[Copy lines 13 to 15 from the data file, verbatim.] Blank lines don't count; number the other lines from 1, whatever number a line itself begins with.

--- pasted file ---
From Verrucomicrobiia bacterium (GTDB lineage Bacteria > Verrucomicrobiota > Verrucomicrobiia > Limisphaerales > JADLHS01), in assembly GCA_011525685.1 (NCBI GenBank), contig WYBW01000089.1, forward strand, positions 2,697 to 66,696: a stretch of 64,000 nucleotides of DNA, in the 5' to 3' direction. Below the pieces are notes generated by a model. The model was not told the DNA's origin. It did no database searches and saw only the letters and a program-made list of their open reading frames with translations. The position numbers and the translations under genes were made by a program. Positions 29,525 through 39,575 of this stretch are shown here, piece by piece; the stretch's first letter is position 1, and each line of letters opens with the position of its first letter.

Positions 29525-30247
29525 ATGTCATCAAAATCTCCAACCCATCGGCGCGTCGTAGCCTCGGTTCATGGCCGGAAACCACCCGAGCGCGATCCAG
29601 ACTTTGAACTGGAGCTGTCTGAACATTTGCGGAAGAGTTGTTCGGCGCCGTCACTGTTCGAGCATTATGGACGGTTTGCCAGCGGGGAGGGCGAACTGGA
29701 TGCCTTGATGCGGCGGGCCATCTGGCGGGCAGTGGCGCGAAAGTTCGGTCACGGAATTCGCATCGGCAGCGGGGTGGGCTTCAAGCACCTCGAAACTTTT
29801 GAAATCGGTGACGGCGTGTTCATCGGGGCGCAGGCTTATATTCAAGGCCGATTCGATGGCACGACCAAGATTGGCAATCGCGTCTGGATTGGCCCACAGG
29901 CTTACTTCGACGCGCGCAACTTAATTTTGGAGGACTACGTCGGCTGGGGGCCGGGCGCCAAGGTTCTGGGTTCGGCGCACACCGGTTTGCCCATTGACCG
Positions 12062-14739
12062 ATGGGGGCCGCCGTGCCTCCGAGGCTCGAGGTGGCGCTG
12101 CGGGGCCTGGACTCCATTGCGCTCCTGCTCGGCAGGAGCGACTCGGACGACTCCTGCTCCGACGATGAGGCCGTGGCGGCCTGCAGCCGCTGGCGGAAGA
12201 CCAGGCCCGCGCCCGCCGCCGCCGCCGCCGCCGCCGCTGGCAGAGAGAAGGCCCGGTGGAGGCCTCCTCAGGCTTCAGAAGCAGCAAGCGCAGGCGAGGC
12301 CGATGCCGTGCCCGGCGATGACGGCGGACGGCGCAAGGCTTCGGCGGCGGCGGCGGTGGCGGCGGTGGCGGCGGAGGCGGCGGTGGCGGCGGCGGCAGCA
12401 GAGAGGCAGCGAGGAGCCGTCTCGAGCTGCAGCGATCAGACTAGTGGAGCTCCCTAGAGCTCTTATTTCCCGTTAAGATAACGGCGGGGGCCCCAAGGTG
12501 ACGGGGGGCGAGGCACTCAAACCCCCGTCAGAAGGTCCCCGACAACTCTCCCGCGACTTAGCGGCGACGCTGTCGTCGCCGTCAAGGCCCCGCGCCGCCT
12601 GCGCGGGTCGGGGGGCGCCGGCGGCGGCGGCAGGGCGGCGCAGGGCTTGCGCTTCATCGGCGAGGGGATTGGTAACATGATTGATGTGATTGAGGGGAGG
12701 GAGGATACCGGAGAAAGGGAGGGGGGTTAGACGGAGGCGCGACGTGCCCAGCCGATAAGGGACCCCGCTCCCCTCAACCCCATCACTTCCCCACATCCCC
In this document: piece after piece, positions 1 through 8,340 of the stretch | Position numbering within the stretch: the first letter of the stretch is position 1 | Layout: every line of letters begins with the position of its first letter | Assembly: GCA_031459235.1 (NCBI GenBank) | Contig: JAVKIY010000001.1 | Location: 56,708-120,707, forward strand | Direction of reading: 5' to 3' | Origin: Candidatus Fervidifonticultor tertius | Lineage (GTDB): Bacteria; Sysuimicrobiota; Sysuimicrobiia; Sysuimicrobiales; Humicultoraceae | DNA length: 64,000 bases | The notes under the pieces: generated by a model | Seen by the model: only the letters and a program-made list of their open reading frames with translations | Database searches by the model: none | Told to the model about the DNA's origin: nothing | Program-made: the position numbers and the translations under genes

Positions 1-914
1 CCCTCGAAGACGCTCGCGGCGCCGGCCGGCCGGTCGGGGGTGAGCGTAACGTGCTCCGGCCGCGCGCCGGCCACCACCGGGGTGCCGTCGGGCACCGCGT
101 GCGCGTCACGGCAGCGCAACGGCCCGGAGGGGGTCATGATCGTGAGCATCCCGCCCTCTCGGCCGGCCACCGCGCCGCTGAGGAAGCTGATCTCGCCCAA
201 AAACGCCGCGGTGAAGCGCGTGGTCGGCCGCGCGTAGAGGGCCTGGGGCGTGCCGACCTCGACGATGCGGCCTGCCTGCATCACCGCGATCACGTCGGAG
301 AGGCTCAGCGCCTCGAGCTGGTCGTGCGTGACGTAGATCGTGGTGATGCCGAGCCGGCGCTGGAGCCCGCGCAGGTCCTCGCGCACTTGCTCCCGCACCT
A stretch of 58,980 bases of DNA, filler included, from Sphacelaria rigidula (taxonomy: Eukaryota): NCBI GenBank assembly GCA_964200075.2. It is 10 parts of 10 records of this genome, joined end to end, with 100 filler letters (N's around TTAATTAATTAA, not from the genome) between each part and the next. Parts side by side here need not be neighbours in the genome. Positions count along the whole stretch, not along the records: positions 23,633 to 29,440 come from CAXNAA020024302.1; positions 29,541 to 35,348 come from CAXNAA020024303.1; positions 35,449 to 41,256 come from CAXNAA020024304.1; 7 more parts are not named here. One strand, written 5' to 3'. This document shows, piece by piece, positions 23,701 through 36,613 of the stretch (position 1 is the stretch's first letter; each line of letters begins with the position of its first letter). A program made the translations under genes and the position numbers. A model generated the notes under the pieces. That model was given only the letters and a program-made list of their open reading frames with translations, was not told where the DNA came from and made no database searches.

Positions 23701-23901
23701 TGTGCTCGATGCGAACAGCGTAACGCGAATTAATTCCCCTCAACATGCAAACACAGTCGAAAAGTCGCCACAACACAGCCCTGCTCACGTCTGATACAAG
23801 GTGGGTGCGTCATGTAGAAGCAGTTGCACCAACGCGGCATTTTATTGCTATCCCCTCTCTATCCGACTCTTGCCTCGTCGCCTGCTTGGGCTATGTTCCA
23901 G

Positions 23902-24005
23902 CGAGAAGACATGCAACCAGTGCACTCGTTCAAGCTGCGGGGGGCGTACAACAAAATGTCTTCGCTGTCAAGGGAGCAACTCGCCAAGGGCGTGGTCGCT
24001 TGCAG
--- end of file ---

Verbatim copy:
12401 GAGAGGCAGCGAGGAGCCGTCTCGAGCTGCAGCGATCAGACTAGTGGAGCTCCCTAGAGCTCTTATTTCCCGTTAAGATAACGGCGGGGGCCCCAAGGTG
12501 ACGGGGGGCGAGGCACTCAAACCCCCGTCAGAAGGTCCCCGACAACTCTCCCGCGACTTAGCGGCGACGCTGTCGTCGCCGTCAAGGCCCCGCGCCGCCT
12601 GCGCGGGTCGGGGGGCGCCGGCGGCGGCGGCAGGGCGGCGCAGGGCTTGCGCTTCATCGGCGAGGGGATTGGTAACATGATTGATGTGATTGAGGGGAGG